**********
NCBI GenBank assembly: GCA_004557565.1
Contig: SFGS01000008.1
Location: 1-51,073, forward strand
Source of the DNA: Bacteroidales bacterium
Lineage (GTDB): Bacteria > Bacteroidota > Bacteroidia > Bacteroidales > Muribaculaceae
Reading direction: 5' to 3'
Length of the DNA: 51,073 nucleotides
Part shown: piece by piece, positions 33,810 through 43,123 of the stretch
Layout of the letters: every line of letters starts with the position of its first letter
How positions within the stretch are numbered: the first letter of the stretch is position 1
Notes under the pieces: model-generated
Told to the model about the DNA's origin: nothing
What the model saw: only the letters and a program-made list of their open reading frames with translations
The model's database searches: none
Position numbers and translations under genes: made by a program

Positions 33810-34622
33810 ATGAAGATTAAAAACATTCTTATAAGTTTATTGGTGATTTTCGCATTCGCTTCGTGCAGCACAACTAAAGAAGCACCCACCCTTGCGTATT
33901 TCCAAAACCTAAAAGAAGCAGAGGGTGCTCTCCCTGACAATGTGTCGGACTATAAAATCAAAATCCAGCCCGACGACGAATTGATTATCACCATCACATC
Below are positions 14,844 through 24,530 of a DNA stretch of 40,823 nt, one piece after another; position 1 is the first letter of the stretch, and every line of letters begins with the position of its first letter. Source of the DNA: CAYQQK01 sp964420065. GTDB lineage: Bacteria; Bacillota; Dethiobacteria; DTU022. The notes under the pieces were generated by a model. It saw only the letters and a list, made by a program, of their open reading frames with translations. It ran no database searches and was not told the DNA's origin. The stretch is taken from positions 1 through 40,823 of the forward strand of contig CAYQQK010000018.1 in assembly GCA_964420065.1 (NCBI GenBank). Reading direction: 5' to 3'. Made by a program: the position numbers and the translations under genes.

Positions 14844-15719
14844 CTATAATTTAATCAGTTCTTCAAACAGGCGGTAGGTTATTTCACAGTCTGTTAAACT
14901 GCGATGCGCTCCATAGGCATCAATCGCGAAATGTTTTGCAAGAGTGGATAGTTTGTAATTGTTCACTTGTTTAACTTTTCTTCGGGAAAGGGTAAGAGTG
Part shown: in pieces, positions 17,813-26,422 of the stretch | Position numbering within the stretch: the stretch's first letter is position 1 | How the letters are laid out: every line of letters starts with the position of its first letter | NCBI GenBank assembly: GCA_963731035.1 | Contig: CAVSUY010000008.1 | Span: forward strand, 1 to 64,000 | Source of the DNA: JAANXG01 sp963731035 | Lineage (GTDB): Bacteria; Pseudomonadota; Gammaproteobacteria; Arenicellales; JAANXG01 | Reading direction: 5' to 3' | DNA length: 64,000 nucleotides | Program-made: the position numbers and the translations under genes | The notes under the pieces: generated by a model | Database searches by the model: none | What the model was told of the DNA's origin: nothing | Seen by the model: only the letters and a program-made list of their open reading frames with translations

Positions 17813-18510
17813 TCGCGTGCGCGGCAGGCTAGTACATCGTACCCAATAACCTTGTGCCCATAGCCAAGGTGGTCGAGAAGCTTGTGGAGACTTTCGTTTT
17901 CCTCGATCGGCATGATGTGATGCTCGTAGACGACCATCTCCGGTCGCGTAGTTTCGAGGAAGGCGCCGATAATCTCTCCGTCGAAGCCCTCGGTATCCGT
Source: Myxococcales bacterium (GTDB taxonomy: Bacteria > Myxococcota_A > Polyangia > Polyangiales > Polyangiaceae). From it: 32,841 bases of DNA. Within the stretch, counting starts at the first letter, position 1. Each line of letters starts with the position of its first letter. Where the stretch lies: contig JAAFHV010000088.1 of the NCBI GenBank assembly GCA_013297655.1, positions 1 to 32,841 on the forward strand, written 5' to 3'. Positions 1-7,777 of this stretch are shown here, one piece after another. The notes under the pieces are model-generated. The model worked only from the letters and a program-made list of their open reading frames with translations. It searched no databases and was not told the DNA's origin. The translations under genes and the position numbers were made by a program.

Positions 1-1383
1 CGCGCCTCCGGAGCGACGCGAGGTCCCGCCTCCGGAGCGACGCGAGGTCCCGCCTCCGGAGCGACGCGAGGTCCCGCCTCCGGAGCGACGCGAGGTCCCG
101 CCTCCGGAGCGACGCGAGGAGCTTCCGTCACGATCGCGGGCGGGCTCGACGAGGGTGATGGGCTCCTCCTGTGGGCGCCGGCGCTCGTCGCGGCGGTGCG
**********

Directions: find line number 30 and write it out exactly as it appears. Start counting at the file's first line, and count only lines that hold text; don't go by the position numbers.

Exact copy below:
101 CCTCCGGAGCGACGCGAGGAGCTTCCGTCACGATCGCGGGCGGGCTCGACGAGGGTGATGGGCTCCTCCTGTGGGCGCCGGCGCTCGTCGCGGCGGTGCG